183 forum posts
Please advise on the best hand saw to cut uPVC fascias. I assumed I could buy a suitable toot pitch blade for my circular saw (I need to cut an angle along a ~3m piece, to match the roof pitch).
However on reflection, I think a hand saw is the safer option.
Thanks in advance.
271 forum posts
I fitted uvpc fascia boards, solid type and used standard handsaw, it cuts well and I secured it with stainless steel screws and then applied white silicone rubber in the heads as I wasn't keen on those plastic headed nails sold for fixing.
|Clive Foster||13/03/2019 00:49:12|
|1779 forum posts|
Sharp, fine tooth hardpoint saw does the job well. Given how cheap the things are from the usual DIY suppliers its well worth buying new if yours has been around for a while. Fine tooth gives better control on breakthrough but the coarse tooth one does well enough if you support both sides..
Best tool I've seen for trimming down along a length is the 18 V battery Makita circular saw with the thinnest blade. Builder who helped me with a job last year had one and it did a super job. He really rates the thin blade but said it doesn't fit a normal circular saw. Having seen that one in action I'd buy one tomorrow despite the price if I didn't already have a decent Hitachi mains powered one that will almost certainly see me out. Don't advise trying a normal circular saw or even the small plunge saws. Can be done but its easy to end up with a spectacular mess. I did get good results with my small plunge saw after "some practice" on the stash of offcuts left from the main extension job.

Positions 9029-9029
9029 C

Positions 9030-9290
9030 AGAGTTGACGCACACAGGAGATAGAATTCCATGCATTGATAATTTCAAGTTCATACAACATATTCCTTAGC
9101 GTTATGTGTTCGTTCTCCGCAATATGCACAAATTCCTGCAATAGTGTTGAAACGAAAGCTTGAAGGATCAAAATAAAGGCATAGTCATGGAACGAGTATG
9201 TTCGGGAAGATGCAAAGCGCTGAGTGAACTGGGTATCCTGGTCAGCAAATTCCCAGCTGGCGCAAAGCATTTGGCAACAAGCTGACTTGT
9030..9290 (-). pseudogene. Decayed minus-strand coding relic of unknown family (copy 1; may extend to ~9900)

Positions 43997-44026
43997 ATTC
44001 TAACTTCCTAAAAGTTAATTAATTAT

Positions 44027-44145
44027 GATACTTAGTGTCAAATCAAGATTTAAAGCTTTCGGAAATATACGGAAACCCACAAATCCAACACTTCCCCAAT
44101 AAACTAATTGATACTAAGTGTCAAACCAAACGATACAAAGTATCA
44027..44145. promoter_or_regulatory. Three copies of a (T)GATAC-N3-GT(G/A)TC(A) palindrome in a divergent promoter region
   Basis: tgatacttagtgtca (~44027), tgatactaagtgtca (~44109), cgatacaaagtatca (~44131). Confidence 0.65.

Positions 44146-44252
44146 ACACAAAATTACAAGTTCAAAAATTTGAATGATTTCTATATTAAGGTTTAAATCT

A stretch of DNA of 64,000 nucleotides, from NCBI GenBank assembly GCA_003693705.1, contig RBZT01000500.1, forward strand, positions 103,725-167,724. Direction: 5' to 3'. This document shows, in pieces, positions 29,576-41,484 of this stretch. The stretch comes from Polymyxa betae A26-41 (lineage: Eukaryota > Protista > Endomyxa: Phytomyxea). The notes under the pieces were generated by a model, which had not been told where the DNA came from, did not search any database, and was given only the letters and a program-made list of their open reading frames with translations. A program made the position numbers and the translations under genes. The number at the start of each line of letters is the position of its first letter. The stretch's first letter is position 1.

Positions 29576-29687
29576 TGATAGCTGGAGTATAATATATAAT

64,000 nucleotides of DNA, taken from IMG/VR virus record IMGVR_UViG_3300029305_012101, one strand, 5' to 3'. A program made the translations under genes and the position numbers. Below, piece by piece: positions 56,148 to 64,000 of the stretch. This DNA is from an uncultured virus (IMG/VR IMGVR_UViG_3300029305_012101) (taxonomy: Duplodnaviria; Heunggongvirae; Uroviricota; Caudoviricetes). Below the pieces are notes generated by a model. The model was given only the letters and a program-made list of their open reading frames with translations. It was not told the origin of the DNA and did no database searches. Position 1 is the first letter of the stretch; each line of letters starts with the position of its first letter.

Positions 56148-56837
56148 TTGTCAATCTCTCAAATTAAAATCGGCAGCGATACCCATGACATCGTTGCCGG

The half circle blade in a multi-tool does a decent job but its slow and the swarf very fine making it four times as as pestiferous as the usual stuff.
15775 forum posts
Fine pitch hardpoint as said above will have no problems with it.
I don't change blades in my table, sliding compound or cordless circular saw when I use any of those on uPVC so whatever you have in your saw should be OK unless its blunt. If using power saws cut from the back so you don't risk chipping the edge unless using a downcut blade in a jig saw.
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